She married William Henry Turkington on the 25th July 1835 at St Georges Church Grahamstown by the Rev John Heavyside acting Chaplain of Grahamstown. The witnesses were G Blakemoore, Harriet Blackmore and I H Dixon. Charlotte being recorded as Spinster and William as bachelor.
      According to records William Turkington was an independent settler who came to the Colony with his son George aged 6 and who was granted a permit to return to England on the 10.7.1823 (1820 Settler Asc Office East London). It is known that sometime between 1827 - 1835 he contributed &1 towards defraying the expenses of procuring a Roman Catholic Clergyman for the Frontier. In 1832 he was living in the Bathurst district and was a shareholder in the Bathurst Church Building. He died about 18?6.
      Mrs Charlotte Turkington was present at the wedding of her son John Whitfield to Ann Wallis on 2nd Sept 1862 at Cuylerville.
      According to her daughter-in-law Ann, wife of John, Charlotte was an autocratic and cultured person, tiny in stature and always calm. She came from a wealthy and aristocratic family with whom she quarreled and came out to the Cape Colony.
      Ann was often frightened of her and once overheard her mother-in-law remark that Ann's parents were "in trade".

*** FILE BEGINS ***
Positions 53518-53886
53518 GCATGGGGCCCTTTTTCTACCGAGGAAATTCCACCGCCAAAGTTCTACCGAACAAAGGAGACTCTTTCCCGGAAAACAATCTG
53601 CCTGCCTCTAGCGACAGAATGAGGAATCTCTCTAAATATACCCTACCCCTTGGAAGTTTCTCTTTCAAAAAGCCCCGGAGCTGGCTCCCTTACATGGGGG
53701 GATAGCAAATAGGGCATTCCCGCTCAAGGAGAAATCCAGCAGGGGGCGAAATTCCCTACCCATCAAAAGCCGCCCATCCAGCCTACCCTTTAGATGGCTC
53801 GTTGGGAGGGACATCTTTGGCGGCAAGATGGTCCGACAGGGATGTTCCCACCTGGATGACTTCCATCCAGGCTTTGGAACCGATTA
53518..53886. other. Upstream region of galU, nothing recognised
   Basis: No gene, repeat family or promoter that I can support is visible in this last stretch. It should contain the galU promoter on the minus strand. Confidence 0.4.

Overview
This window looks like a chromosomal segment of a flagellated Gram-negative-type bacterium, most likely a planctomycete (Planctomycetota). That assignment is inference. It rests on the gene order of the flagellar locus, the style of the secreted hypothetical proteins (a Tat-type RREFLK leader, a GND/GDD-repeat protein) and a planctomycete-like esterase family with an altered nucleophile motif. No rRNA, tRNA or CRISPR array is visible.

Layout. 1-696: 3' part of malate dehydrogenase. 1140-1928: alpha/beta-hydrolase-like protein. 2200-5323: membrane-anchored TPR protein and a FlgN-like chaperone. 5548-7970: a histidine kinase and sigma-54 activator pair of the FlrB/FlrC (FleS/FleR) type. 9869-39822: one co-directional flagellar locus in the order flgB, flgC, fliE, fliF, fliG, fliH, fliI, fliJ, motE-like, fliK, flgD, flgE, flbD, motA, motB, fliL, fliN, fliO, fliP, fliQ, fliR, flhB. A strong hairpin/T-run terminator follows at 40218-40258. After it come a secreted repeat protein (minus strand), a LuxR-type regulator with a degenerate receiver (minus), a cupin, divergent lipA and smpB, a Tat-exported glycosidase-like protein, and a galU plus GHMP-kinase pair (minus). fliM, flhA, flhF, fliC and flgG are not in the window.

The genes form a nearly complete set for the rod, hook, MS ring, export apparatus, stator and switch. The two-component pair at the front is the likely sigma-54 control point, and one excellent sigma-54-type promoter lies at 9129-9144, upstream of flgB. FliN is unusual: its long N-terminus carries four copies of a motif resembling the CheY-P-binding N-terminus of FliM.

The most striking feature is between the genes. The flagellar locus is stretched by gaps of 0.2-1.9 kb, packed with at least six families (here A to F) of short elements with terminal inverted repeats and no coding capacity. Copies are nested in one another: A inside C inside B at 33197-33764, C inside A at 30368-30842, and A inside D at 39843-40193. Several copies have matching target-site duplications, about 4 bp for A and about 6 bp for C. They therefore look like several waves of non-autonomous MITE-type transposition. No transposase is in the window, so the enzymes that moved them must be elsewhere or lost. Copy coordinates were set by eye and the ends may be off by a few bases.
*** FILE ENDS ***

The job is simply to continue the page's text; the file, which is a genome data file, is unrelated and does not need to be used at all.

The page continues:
Charlotte educated her children and was held in great esteem by both relations and her friends.
      In later life she lived with her son Leo Africanus Whitfield and his family at Gum Grove Farm on the slopes of Taba Ndoda near Fort White where she died on 21st June 1875 and was buried in the small private cemetery on the farm.
      She died intestate and although left no removable or immovable property, her death notice, made out and filed some 22 years later by her son John, recorded that a sum of about 3800 was being held in Chancery. This money was left to Charlotte or her heirs possibly by her brother Henry Whitfield who it was thought at one time owned sugar estates in Jamaica.


      Charlotte Whitfield, a spinster, came out to South Africa with the British Settlers, and landed at Algoa Bay in 1820.